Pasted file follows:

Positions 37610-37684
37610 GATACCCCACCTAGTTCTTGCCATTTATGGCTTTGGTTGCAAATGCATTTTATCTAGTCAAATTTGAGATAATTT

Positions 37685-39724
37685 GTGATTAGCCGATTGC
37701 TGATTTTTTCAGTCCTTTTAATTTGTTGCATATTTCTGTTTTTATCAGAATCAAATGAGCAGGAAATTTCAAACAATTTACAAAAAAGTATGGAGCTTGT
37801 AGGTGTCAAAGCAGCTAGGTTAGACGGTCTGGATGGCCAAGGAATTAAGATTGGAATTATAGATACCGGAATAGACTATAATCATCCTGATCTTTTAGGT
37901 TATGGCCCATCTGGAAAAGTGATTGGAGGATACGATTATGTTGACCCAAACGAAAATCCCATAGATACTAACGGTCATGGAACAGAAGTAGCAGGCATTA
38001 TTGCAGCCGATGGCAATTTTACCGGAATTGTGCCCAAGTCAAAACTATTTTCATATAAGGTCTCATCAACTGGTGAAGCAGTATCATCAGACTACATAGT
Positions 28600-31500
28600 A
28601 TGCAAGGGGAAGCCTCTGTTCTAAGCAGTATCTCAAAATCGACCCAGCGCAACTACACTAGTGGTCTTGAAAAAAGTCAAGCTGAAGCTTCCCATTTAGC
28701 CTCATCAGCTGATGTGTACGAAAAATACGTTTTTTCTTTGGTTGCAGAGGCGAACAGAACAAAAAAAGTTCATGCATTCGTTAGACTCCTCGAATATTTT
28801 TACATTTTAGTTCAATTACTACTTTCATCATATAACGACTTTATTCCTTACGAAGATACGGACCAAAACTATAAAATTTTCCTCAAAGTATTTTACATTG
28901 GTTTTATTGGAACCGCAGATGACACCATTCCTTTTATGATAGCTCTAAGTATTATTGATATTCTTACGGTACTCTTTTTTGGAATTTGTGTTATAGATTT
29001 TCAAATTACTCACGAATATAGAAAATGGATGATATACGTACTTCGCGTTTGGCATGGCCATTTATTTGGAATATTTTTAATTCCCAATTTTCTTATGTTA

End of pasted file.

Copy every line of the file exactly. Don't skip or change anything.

Positions 37610-37684
37610 GATACCCCACCTAGTTCTTGCCATTTATGGCTTTGGTTGCAAATGCATTTTATCTAGTCAAATTTGAGATAATTT

Positions 37685-39724
37685 GTGATTAGCCGATTGC
37701 TGATTTTTTCAGTCCTTTTAATTTGTTGCATATTTCTGTTTTTATCAGAATCAAATGAGCAGGAAATTTCAAACAATTTACAAAAAAGTATGGAGCTTGT
37801 AGGTGTCAAAGCAGCTAGGTTAGACGGTCTGGATGGCCAAGGAATTAAGATTGGAATTATAGATACCGGAATAGACTATAATCATCCTGATCTTTTAGGT
37901 TATGGCCCATCTGGAAAAGTGATTGGAGGATACGATTATGTTGACCCAAACGAAAATCCCATAGATACTAACGGTCATGGAACAGAAGTAGCAGGCATTA
38001 TTGCAGCCGATGGCAATTTTACCGGAATTGTGCCCAAGTCAAAACTATTTTCATATAAGGTCTCATCAACTGGTGAAGCAGTATCATCAGACTACATAGT
Positions 28600-31500
28600 A
28601 TGCAAGGGGAAGCCTCTGTTCTAAGCAGTATCTCAAAATCGACCCAGCGCAACTACACTAGTGGTCTTGAAAAAAGTCAAGCTGAAGCTTCCCATTTAGC
28701 CTCATCAGCTGATGTGTACGAAAAATACGTTTTTTCTTTGGTTGCAGAGGCGAACAGAACAAAAAAAGTTCATGCATTCGTTAGACTCCTCGAATATTTT
28801 TACATTTTAGTTCAATTACTACTTTCATCATATAACGACTTTATTCCTTACGAAGATACGGACCAAAACTATAAAATTTTCCTCAAAGTATTTTACATTG
28901 GTTTTATTGGAACCGCAGATGACACCATTCCTTTTATGATAGCTCTAAGTATTATTGATATTCTTACGGTACTCTTTTTTGGAATTTGTGTTATAGATTT
29001 TCAAATTACTCACGAATATAGAAAATGGATGATATACGTACTTCGCGTTTGGCATGGCCATTTATTTGGAATATTTTTAATTCCCAATTTTCTTATGTTA